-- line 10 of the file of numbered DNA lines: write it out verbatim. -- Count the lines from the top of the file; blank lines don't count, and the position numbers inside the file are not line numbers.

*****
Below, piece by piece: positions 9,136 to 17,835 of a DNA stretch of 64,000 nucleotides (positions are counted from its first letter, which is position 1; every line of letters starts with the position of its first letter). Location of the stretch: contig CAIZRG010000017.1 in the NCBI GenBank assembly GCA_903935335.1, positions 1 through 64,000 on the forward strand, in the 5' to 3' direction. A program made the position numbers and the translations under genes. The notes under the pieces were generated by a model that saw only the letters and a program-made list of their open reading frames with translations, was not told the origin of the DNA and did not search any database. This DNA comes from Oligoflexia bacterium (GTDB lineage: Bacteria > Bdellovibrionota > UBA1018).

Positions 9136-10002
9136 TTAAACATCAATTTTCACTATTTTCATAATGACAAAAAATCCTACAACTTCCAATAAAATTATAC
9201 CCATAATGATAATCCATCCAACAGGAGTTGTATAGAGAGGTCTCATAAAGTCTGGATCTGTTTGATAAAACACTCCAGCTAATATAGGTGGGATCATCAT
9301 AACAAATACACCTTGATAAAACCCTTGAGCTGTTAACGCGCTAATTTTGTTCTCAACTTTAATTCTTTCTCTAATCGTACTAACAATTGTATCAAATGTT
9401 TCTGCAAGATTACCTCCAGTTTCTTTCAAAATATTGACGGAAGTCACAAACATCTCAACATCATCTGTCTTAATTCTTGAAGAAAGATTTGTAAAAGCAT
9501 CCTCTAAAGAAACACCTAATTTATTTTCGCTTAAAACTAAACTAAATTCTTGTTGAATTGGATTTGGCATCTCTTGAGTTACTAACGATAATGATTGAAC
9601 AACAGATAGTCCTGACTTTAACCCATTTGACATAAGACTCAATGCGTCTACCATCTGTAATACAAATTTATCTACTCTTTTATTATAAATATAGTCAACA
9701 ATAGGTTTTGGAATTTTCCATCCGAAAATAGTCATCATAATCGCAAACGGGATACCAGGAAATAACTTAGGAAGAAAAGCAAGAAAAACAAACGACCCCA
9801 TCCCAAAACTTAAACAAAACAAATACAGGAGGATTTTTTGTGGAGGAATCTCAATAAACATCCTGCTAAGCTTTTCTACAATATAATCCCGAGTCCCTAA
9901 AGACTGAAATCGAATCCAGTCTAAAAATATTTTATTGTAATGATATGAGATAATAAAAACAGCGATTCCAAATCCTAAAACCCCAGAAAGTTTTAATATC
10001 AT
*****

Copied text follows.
9801 TCCCAAAACTTAAACAAAACAAATACAGGAGGATTTTTTGTGGAGGAATCTCAATAAACATCCTGCTAAGCTTTTCTACAATATAATCCCGAGTCCCTAA